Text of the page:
Project that allowed island of 18 turn to green energy wins award


CANNA Renewable Energy and Electrification, on the westernmost of the Small Isles archipelago in the Inner Hebrides, has won the 2019 Best Community Project award at the Scottish Green Energy Awards.

The Isle of Canna is four miles long and a mile wide, and is linked to the neighbouring island of Sanday by a road and sandbanks at low tide.

For almost 20 years, Canna and Sanday’s 18 residents have had to rely on three diesel generators for power.

The diesel generators and a small grid weer supplied at no cost to residents but was very
expensive for National Trust for Scotland, which owns the island, so for the last few years residents have been paying for their electricity.

The Canna Renewable Energy and Electrification project aimed to dramatically reduce noise, pollution and carbon emissions on Canna, which has no connection to the National Grid.

National Trust for Scotland was always keen for the community to take over ownership and running of the electricity scheme.

In the Isle of Canna Community Development Plan, 2013 to 2018, there were plans for the community to establish a renewable energy supply.

The Canna Renewable Energy and Electrification project involved the construction of a new system on the island based around wind, solar and battery storage which has drastically reduced fuel usage and running costs.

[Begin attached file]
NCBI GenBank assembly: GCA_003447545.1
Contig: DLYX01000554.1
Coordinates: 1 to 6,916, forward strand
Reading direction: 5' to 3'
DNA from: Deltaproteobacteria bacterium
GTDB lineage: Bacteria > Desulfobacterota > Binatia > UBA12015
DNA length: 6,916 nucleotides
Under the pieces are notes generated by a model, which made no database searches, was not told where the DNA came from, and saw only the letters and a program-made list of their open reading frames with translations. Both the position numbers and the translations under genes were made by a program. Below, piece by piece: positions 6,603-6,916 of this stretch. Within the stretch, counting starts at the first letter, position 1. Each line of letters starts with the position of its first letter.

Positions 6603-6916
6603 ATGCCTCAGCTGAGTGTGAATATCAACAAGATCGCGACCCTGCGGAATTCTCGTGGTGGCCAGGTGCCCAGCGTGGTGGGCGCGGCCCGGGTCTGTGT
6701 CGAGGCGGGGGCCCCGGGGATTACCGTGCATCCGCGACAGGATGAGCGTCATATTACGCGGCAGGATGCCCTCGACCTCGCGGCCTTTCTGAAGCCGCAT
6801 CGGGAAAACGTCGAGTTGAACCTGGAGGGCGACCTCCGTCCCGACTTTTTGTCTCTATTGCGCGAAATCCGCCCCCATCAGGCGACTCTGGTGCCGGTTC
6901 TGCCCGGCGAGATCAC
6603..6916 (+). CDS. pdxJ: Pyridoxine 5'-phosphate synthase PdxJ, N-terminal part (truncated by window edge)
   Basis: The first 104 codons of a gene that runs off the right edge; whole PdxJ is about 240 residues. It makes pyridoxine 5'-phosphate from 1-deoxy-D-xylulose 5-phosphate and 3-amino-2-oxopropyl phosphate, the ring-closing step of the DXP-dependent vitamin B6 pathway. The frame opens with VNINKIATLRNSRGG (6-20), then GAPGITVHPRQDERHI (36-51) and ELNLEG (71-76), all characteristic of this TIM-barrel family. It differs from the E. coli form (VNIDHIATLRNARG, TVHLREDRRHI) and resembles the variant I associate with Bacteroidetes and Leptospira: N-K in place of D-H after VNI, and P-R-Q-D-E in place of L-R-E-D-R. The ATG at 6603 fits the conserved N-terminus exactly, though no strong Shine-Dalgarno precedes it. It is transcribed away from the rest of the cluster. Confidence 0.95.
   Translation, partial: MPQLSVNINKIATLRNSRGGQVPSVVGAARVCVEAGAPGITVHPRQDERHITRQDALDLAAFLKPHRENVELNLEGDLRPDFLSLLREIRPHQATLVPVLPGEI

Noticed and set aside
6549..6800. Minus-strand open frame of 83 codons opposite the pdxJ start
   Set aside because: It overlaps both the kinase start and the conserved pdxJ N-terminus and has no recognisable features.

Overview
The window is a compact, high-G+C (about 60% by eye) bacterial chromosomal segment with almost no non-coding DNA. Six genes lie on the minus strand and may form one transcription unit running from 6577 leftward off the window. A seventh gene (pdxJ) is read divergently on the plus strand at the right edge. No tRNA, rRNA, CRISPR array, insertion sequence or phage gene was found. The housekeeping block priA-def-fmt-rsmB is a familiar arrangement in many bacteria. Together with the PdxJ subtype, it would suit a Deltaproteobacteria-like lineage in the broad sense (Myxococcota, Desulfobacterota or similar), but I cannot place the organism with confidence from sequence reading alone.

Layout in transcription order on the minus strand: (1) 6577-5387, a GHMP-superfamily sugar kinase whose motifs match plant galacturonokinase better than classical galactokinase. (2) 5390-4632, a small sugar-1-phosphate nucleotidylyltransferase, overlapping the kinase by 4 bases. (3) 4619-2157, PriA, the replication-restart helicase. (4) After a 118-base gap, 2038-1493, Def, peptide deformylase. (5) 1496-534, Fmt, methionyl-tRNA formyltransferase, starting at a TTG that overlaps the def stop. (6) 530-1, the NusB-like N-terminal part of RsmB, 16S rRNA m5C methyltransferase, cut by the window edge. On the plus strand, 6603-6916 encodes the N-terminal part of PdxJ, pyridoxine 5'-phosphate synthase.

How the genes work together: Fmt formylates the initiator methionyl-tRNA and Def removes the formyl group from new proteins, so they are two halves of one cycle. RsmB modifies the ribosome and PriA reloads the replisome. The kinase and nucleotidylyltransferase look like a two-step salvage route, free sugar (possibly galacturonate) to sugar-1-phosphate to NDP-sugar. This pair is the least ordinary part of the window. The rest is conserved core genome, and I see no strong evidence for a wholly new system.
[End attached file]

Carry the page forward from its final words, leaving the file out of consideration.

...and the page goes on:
The project is made up of:
• 159kW battery storage
• 30kW (6 x 5kW) wind turbines
• 30kW ground mounted solar PV array
• Electrical grid and control infrastructure
• Equipment accommodation (sheds for battery
storage and control equipment)

The people of Canna now have a reliable, low carbon 24-hour electricity supply, with better power quality and less risk of bills escalating if diesel costs rise.

During the first year of operation, the new system has generated over 138MWh of electricity, of which 93% was renewable.

This has resulted in a 94% reduction in diesel usage, saving 100.9 tonnes of carbon dioxide emissions.

The generators ran for under 2% of the time (operating less than three times per month on average), compared to running 24/7 previously.

Community Energy Scotland has been supporting the community on Canna with this project since 2009, and project managed the final development and construction stages on behalf of the community company, Canna Renewable Energy and Electrification Ltd.